22 August 2005

Novartis Fails to Describe Best Method

On 16 August 2005, the Delegate of the Commissioner of Patents handed down Novartis AG v Monsanto Co [2005] APO 36.

The matter arose out of an opposition by Monsanto to the grant of a patent to Novartis on Australian patent application no. 720095. The matter is interesting in that it sets out an example of an insufficient description of a preferred embodiment of an invention. Section 40 (2)(a) of the Australian Patents Act 1990 sets out that a complete specification must describe the invention fully, including the best method known to the applicant of performing the invention. The matter also canvassed the issues of novelty and inventive step.

The relevant claims are extensive and Bazpat will not repeat them here. In short, claim 1 is directed to a process for the control of weeds, where the process is characterised in that a "synergistic amount" of at least one herbicide is added to "a phospho-herbicide selected from the group comprising glufosinate and glyphosate". A further independent claim 14 is directed to a composition of "...glufosinate and a synergistic amount of at least one further herbicide selected from...". Yet a further independent claim 15 is directed to a composition of "...glyphosate and a synergistic amount of at least one further herbicide selected from ...".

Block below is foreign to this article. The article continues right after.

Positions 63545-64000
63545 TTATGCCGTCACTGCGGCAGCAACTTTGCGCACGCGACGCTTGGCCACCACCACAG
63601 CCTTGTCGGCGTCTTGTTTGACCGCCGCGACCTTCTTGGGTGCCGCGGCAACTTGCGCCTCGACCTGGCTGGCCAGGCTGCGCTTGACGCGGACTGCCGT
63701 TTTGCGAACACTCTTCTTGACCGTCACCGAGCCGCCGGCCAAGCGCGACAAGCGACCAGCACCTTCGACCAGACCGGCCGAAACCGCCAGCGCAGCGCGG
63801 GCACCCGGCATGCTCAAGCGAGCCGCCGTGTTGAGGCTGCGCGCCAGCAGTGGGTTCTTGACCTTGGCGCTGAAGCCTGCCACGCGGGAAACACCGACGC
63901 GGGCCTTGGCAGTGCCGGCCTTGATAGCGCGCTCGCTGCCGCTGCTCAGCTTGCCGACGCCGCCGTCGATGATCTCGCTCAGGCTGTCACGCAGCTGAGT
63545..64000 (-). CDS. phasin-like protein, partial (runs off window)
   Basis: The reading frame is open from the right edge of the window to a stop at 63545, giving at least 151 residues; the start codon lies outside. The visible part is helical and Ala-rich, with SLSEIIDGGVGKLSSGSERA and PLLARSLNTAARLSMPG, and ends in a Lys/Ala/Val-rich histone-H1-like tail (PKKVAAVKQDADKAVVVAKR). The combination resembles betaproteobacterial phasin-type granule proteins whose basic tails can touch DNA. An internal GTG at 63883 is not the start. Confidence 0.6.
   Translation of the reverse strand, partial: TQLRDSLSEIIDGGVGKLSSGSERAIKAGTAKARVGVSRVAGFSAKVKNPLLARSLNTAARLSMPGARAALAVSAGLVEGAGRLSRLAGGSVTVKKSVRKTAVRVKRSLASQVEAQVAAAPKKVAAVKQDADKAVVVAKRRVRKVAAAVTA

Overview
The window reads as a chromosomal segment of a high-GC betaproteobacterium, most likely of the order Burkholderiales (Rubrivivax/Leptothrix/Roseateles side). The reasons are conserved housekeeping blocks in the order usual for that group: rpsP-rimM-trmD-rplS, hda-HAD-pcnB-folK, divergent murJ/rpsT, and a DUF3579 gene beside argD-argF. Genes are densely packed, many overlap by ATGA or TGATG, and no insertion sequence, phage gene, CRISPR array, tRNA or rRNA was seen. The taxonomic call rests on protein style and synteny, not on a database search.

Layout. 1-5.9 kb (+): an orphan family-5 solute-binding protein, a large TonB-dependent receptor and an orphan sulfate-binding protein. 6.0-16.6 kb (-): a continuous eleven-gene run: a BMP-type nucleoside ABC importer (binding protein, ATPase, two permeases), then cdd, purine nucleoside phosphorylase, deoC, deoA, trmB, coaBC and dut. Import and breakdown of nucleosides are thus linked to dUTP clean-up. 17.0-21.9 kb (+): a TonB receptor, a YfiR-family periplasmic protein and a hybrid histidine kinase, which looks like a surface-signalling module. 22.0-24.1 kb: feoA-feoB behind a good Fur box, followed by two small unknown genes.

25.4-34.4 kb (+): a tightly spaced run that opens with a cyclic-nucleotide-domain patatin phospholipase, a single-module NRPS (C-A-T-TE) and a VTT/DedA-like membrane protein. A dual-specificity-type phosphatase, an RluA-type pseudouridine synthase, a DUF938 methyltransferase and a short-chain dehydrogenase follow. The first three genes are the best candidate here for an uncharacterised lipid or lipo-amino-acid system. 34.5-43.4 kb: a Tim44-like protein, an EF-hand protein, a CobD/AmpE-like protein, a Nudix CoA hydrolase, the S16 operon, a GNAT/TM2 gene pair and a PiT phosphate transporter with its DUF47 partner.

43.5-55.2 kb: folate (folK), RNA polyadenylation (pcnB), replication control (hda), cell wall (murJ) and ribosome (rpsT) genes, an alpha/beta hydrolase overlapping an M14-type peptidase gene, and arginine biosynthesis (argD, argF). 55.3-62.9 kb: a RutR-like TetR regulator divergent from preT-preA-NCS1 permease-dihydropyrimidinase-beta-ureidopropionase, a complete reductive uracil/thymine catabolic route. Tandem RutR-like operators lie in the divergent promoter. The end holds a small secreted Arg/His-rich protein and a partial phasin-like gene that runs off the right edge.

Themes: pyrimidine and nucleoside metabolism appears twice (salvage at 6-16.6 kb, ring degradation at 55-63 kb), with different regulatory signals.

The Delegate interpreted the claims as having "a synergistic amount" of the co-herbicide as an essential feature. The Delegate held that: "Synergy is established by comparing the effect of each of the components individually with the effect of the mixture of components. If the effect of the mixture is greater than the sum of the individual components, then there is synergy."

The Delegate pointed out that the specification indicated that the proportion of the active ingredients is preferably in the range of 1:100 to 1:0.001. There was no suggestion in the specification whether any ratio in that large range was more likely to be synergistic. No examples of a synergistic amount were given. In the words of the Delegate: "A person seeking to work the invention is confronted with the need to undertake a potentially huge amount of experimentation in order to find a suitable composition".

The specification was held to leave the reader without guidance of where success is likely, or even where success is possible. Thus, the Delegate held that the specification clearly failed to disclose a manner of carrying out the invention, and consequently did not fully describe the invention.

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